The Student News Site of Xaverian College


The Student News Site of Xaverian College


The Student News Site of Xaverian College


Welcome to SNO: A video introduction
March 14, 2022

Nasima Bee: The Xavs alumni and poet you need to be obsessed with  



When I think of spoken word poetry, I instantly think of John Cooper Clarke’s gloriously comedic vulgarity and to me, spoken word has always seemed to present itself as humorous even when dealing with the most serious and dire of topics to make you feel safe. But Nasima Bee’s poetry stands out because she doesn’t need to. This is due in part to her delivery, which reflects the inner monologue that normally makes up the contents of her poetry, in all its rawness, as well as being immensely calming as the setting is normally a tranquil, yet private moment such as doing her make-up. It’s incredible because Nasima’s poetry does the two things poetry should; she tells us something deep about herself and urges you to ask questions about yourself but in a way where you feel safe, almost as if you could blurt it out to her. And the poet herself is as encaptivating as the poems. 

Do you mind telling us a little bit about yourself?  

 My name is Nasima, and I go by the name of Nasima Bee as an artist. I write and perform poetry, I’m a producer of all things community and facilitate workshops in writing. I’ve been doing this professionally for over 10 years and it’s such a privilege to do what I love as a living.  

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 Who’s your favourite poet?  

 I don’t have just one favourite poet. I have multiple. Some of my favourite writers are Paige Lewis, Roger Robinson, Muhammed El Kurd and Warsan Shire.  

 What’s your role at Manchester Bangladeshi Women’s Organisation?  

 I don’t work there any longer but I started my first role there in 2017 developing and leading the young persons programme. This included running a youth group each week with young Bangladeshi/ South Asian girls as well as working with them 1-1. In 2021, I began supporting the organisation as the Chief Officer. This meant I was responsible for the running of the organisation and overseeing our activities, finance, development, policy work and so much more. I left my role in August 2023 to focus on my career as an artist. I loved working at MBWO, it was a huge part of my development as a leader in community and arts.  

 How does this affect your spoken word poetry?  

I think working in community has enhanced the work I do as an artist and poet. I tell stories about the world we live in, and working with a community I am very much a part of has enabled me to understand insight and experience into some of the things I want to write about. 

 Can you improvise a line for any spoken word poets reading to use? C

 I love freewriting a lot. Freewriting is an exercise I use to spark my creativity and sometimes lead to a poem. I use a line as a prompt, set a timer and just write without stopping. Here’s a line from a poem I’m working on – ‘we hold our moments like milestones’. Set a 5 minute timer and see where this prompt takes you.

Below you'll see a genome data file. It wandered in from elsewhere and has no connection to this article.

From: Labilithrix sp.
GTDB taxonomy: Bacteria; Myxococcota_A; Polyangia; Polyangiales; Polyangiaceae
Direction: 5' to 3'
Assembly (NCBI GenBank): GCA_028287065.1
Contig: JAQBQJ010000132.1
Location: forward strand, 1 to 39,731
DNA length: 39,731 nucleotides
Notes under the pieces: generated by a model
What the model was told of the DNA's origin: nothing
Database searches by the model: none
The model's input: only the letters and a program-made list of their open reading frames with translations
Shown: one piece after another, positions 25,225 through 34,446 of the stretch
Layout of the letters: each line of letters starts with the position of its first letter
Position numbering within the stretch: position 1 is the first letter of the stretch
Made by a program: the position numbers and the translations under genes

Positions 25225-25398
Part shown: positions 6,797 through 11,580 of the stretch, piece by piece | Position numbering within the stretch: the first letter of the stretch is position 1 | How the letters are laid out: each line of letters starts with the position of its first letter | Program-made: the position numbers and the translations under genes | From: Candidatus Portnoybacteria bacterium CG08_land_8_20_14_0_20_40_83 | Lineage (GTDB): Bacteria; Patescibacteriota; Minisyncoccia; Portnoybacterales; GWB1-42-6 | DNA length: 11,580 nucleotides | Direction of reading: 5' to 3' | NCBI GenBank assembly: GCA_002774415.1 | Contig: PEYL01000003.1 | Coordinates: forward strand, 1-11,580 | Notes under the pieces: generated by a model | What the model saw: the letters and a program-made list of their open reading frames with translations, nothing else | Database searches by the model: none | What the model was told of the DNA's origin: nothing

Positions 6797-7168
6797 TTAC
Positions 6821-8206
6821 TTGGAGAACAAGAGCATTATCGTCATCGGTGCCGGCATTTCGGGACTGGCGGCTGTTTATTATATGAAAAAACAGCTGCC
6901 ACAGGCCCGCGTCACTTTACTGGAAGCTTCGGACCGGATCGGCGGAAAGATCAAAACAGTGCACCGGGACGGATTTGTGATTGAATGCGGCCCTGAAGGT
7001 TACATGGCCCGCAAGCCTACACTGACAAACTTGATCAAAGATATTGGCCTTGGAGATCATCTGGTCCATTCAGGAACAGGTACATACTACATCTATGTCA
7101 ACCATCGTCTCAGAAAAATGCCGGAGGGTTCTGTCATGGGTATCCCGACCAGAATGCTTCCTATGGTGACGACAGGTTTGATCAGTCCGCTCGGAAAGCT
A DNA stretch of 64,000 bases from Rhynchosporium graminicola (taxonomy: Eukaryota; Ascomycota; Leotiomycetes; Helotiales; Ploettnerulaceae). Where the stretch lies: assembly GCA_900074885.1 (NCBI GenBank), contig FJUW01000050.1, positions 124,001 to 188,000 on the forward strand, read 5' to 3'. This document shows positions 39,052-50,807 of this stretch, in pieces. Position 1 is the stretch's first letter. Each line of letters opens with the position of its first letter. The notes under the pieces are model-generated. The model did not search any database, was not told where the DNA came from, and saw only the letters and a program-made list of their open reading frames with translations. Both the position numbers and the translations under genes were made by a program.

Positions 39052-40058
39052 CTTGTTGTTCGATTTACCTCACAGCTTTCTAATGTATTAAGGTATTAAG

Where’s your favourite place to write?   

I love people watching so cafes, galleries and parks are some of my favourite spots.  

 Where’s your favourite place to eat in Manchester?  

 I recently discovered Mr Su’s located in Circle Square. It’s a delicious ramen and dumpling place. I’ve been eating there loads since it opened! 

 What advice would you give to young women trying to become writers?  

The most important thing I did as a writer is join a writers group. Check out Young Identity online. I am a trustee for them and they run multiple workshops across the city. Having writers around you is so important because you riff off of each other, learn and develop together and it’s also an opportunity to collaborate. Would definitely also say you must read, write and create a habit to do those things in whichever way works for you. Writing shouldn’t just happen when you have an idea. You must work on your craft. 

Do you want to branch out into any other forms of literature?  

 I just finished writing my first play, and definitely am hoping to write some more. I have so many ideas for plays and really enjoy giving my work to others to bring to life. 

Well, I’ll definitely be checking out Mr Su’s and Nasima’s new play entitled Gains, more details on that below, and hopefully I’ll bump into the lovely and bubbly Nasima again. It was a pleasure interviewing her and I’d love the opportunity to interview her again. Nasima proves, that with passion and determination, you can make it in the creative industry your own way and thrive doing so.  

If you’re interested in Nasima’s work, you can follow her on Instagram or Twitter or go and see her new play Gains which will be debuting this year as one of the Vignette 6 plays at Hope Mill Theatre. If you’re interested in Young Identity, there is a free workshop at Central Library every Tuesday from 5:30 pm to 7:30 pm. We’d also love to read anyone’s poetry using Nasima’s free writing exercise and maybe we can even publish them if enough people post theirs’ in the comments. 


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  • J

    Jennifer MasonJun 12, 2024 at 4:47 am

    A powerful article about a phenomenal poet – Nasima’s spoken word poetry is an experience not to be missed!

  • J

    james gibbonsJun 11, 2024 at 8:32 am

    Love this!

    Nasima Bee may have made a career out of her talent, but having a go yourself can be one of the most rewarding experiences. It can be pure pleasure to pore over your own thoughts and how you articulate them.
    Great article, Joe!

  • J

    Jacqui Shirley - OrganiserJun 6, 2024 at 3:34 am

    A really interesting read about such an intelligent and creative past Xaverian student